Changeable Message Signs
Activation of electronic changeable message signs operated by the California Department of Transportation (Caltrans) give real-time information to motorists. As part of the AMBER ALERT system, these signs can transmit information about a confirmed child abduction case. The signs will only be activated for an incident which meets the AMBER ALERT criteria. When local law enforcement agencies want message sign activation, the CHP will be the point of contact.
Technology to Recover Abducted Kids (TRAK)
This is an image-based system linking state, county and local law enforcement. TRAK can capture and immediately distribute color photographs and images to law enforcement agencies, the media and other organizations. The system can also forward information via fax to businesses, hospitals, schools, the media and agencies without a TRAK system.
All CHP area offices and communication centers have installed TRAK terminals.
CHP Web Site
When the CHP receives word of a confirmed child abduction which meets the AMBER ALERT criteria, it can post TRAK flyers, photographs and other pertinent information on the department's Computer Aided Dispatch (CAD)/media Web site (cad.chp.ca.gov) and public Web site (www.chp.ca.gov).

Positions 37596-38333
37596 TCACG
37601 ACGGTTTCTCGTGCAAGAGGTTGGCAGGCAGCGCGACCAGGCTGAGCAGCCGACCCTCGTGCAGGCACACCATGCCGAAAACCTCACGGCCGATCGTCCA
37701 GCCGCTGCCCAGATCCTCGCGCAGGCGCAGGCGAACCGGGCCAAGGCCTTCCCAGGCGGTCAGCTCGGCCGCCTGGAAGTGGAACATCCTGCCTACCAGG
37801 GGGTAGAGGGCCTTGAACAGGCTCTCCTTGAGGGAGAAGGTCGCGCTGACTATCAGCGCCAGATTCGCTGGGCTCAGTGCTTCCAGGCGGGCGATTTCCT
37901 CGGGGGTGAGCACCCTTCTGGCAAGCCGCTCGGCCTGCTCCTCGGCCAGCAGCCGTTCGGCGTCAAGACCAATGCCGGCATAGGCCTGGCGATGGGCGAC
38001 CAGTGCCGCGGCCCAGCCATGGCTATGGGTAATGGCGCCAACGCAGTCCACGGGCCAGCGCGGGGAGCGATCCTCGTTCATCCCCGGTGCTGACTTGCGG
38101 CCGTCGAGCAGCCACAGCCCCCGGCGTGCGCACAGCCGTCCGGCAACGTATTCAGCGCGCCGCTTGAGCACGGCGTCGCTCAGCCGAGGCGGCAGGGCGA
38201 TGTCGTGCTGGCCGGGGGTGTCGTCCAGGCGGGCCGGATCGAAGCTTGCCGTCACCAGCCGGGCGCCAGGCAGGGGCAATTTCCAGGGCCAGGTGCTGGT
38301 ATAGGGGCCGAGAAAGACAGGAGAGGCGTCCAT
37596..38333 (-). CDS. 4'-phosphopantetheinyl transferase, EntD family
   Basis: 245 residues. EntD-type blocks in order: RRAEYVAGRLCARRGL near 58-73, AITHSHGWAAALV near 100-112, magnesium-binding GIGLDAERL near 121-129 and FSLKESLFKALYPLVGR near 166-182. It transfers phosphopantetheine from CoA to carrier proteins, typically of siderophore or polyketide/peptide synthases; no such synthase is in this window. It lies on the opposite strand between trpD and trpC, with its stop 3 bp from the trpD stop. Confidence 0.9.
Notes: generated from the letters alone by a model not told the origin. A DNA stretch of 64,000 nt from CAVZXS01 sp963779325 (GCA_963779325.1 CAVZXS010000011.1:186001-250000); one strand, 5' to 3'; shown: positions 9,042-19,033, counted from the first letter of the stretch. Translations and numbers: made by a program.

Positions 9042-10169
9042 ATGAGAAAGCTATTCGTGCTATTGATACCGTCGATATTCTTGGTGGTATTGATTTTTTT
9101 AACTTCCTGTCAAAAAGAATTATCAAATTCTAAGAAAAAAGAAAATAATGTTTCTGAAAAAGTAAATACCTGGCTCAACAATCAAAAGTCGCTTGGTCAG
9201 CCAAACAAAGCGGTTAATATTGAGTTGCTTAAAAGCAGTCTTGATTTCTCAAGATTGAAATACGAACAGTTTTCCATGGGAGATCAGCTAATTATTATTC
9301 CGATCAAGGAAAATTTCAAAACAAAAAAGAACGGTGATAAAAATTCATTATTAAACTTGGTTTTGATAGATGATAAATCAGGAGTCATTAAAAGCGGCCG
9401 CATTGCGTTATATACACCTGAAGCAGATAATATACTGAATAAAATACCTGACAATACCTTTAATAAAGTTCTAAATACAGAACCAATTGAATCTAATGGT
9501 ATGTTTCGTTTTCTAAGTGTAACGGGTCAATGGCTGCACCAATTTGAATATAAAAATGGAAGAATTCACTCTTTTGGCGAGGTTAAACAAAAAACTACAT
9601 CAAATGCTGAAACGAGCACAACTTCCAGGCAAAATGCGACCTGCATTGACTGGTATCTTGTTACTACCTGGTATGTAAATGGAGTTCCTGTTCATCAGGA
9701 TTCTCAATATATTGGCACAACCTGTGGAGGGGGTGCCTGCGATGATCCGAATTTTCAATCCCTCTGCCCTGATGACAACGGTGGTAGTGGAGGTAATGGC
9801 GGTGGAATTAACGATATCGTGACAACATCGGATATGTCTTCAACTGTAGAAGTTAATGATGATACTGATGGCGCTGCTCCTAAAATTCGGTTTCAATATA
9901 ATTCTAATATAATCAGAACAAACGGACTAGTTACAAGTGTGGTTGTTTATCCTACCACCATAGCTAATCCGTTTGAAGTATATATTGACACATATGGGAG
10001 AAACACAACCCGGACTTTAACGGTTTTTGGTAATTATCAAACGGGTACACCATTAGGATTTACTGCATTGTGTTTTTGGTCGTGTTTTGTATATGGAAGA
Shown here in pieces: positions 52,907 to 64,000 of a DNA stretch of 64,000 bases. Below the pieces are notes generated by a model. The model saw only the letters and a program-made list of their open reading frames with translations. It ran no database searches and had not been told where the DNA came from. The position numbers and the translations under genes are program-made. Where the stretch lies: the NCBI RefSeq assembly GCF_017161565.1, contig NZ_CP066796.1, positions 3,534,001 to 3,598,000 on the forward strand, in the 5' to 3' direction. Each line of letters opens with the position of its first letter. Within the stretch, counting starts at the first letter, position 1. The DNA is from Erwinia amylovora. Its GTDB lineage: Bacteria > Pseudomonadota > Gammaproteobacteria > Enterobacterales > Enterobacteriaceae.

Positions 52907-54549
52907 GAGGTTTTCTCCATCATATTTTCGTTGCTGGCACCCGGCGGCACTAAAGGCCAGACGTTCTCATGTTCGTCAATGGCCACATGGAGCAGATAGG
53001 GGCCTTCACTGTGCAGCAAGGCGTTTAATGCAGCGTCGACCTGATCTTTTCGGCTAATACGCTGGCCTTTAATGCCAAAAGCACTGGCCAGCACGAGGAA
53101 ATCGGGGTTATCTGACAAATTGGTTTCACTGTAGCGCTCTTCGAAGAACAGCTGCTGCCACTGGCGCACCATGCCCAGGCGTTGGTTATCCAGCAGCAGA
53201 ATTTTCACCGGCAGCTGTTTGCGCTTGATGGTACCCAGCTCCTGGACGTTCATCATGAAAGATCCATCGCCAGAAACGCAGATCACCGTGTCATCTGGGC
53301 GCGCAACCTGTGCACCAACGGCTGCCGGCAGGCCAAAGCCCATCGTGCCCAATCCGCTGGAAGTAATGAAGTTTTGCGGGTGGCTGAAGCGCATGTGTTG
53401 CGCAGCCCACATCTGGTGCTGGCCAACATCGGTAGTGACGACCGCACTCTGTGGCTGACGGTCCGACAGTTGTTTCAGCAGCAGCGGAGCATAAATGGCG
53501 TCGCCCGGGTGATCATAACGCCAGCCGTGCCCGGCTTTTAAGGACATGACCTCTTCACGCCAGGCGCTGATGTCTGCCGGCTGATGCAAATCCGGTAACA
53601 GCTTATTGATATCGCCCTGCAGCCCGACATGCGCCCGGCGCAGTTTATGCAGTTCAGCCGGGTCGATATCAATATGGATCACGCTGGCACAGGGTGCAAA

Emergency Digital Information Service (EDIS)
EDIS delivers official information about emergencies and disasters to law enforcement, news media and the public in California. Electronic emergency bulletins posted to EDIS are available by e-mail and pager from various providers, who voluntarily provide this service. In addition, text messages and color images and graphics can be posted on the EDIS Web site (www.edis.ca.gov) for access by the media, law enforcement agencies and the public.
Back to Top of Page
What can the public do to help?
- If you witness a child abduction, contact your local law enforcement agency or call 911 immediately! Provide information on the location of the abduction and a description of the victim, the suspect and/or any vehicle involved.
- If you hear an AMBER ALERT, watch for the child, suspect and vehicle described in the alert. Immediately report any sightings by calling 911 or the telephone number included with the alert. (Do not call 911 to request information about the abduction.)
What parents can do
Teach your child these safety tips:
- Never get into anyone's car without your parents' permission.
- Move away from a car that pulls up beside you if you don't know the driver.
- Say, "No, thank you," if a stranger or someone else offers you candy or gifts.
- Never answer the door if you are home alone.
- Don't play in deserted buildings.
Mobile Phone and Hand Held Amber Alerts
Amber Alerts are now available to cell phone users via the wirelessamberalerts.org website. Sign up for the service to receive Amber Alert notifications on your handheld devices. You just might save a child's life.
For more information
California Highway Patrol
California Department of Justice
Missing and Unidentified Persons Unit
Missing Children Hotline
Office of Victim Services
Crime and Violence Prevention Center
National Center for Missing and Exploited Children (NCMEC)
CHP 961 (OPI 013 - 1/2003)